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Found 12 results

  1. What do you think of these Hamiltonians claiming to make better Montreal-style bagels than Montrealers? The guy hasn't even eaten a St-Viateur bagel! Article from the Montreal Gazette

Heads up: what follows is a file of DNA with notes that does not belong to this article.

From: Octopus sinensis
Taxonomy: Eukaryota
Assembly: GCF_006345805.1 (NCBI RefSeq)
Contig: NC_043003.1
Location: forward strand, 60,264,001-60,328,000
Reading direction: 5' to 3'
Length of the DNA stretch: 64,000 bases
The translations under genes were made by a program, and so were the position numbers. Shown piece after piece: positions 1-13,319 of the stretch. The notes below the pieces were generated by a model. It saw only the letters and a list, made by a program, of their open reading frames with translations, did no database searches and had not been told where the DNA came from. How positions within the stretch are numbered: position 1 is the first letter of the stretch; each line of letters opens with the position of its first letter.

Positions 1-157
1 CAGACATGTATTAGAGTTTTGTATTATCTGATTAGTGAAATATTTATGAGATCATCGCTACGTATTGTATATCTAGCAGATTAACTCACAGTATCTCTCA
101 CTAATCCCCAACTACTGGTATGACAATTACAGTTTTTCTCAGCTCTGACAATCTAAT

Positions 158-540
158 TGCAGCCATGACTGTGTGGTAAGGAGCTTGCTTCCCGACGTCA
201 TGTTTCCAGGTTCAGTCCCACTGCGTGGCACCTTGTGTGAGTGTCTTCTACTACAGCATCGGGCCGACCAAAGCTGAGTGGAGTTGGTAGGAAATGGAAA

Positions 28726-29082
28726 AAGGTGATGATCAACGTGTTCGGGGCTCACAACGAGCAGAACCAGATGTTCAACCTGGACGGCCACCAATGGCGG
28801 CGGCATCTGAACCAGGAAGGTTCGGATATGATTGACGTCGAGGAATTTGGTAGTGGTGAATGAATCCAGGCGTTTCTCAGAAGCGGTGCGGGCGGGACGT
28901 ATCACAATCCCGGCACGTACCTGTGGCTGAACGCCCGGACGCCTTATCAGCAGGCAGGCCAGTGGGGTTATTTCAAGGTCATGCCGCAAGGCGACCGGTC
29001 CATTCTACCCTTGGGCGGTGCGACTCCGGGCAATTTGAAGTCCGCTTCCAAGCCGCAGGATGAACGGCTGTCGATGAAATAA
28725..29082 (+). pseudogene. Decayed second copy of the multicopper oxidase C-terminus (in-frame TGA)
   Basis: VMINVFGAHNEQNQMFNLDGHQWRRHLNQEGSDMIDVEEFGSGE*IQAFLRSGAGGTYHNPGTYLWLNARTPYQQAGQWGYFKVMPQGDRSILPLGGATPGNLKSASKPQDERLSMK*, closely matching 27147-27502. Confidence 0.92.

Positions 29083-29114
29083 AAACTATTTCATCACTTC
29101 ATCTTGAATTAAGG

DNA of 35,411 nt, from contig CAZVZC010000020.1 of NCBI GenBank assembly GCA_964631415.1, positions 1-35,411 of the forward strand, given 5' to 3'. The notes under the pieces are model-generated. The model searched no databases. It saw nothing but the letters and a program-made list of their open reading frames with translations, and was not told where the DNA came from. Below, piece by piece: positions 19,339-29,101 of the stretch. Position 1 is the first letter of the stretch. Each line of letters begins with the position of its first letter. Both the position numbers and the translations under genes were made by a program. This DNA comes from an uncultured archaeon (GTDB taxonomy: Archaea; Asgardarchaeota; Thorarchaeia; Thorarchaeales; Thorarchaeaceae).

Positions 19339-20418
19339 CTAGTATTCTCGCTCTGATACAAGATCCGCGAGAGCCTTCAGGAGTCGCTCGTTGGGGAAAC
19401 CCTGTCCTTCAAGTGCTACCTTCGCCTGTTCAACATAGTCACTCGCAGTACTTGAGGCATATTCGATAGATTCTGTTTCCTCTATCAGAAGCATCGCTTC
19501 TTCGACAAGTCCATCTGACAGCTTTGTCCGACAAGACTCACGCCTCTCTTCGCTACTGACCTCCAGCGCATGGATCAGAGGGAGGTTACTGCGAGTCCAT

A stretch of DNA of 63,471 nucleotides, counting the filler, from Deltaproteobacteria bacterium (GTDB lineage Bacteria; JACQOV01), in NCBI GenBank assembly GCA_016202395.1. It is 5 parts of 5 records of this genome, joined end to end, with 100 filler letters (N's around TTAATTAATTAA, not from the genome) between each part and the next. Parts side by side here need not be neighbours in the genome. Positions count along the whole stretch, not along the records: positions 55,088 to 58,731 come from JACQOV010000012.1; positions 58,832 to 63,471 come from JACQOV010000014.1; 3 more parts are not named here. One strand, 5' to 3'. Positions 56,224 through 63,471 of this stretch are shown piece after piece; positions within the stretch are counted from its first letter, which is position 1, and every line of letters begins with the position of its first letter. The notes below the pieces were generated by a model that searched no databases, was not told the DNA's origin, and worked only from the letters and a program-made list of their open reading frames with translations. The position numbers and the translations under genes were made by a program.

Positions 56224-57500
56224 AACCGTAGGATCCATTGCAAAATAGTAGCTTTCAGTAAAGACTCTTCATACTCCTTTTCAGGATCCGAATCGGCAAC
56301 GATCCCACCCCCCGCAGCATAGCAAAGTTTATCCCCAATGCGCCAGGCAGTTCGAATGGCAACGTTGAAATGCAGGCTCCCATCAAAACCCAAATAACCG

2. some of you might have already seen this, but a friend posted this on facebook and thought it was funny: YOU KNOW YOUR FROM MONTREAL WHEN : • You pronounce it "Muntreal", not "Mahntreal". • You have ever said anything like "I have to stop at the guichet before we get to the dep." • Your only concern about jaywalking is getting a ticket. • You agree that Montréal drivers are crazy, but you're secretly proud of their nerves of steel. • The most exciting thing about the South Shore is that you can turn right on a red. • You know that the West Island is not a separate geographical formation. • You bring smoked meat from Schwartz's and bagels from St-Viateur if you're visiting anyone. • You refer to Tremblant as "up North." • You know how to pronounce Pie-IX. • You greet everyone, you meet with a two-cheek kiss. • You're not impressed with hardwood floors. • You can watch soft-core porn on broadcast TV, and this has been true for at least 25 years. • You were drinking café-au-lait before it was latte. • Shopper's Drug Mart is Pharmaprix and Staples is Bureau en gros, and PFK is finger lickin' good. • You really believe Just For Laughs is an international festival. For two weeks a year. • Everyone, – drivers, pedestrians, and cyclists – think they're immortal, and that you'll move first. • You're proud that Montréal is home of the Great Antonio... • You know that Rocket Richard had nothing to do with astrophysics. • You've seen Brother André's heart. • No matter how bilingual you are, you still don't understand "île aux tourtes." • You know the difference between the SQ, the SAQ, and the SAAQ. • You measure temperature and distance in metric, but weight and height in Imperial measure. • You show up at a party at 11 p.m. and no one else is there yet. • You know that Montréal is responsible for introducing to North America: bagels, souvlaki, smoked meat. • You don't drink pop or soda, you drink soft drinks. • You have graduated from high school and have a degree, but you've never been in grade 12. • There has to be at least 30 cm of snow on the ground in 24 hours to consider it too snowy to drive. • You remember where you were during the Ice Storm. • You used to be an Expos fan, but now all you really miss is Youppi. • You know that your city's reputation is for beautiful women. • You discuss potholes like most people discuss weather. • "The Futuristic City" is actually Habitat '67. • You find it amusing when people from outside Québec compliment you on how good your English is. • You have yet to understand a single announcement made on the Métro PA system. • You think of Old Montréal as nothing but a bunch of over-priced restaurants, old buildings. • You understand that La Fête Nationale is not a celebration of "Québec's birthday" • You don't find American comedians speaking "gibberish" French even remotely funny. • You don't find it weird that there's a strip club on every corner downtown. • You know the words to the national anthem in French. • You often switch from "heat" to "A/C" in the same day. • You use a down comforter in the summer. • Your parents drive at 120km/h through 13 feet of snow during a blizzard, without flinching. • You carry jumper cables in your car and your girlfriend knows how to use them. • You design your kid's Halloween costume to fit over a snowsuit. • Driving is better in the winter because the potholes are filled with snow. • You know all 4 seasons: almost winter, winter, still winter, and construction. • You don't understand anyone from Lac-St-Jean, but you can fake the accent.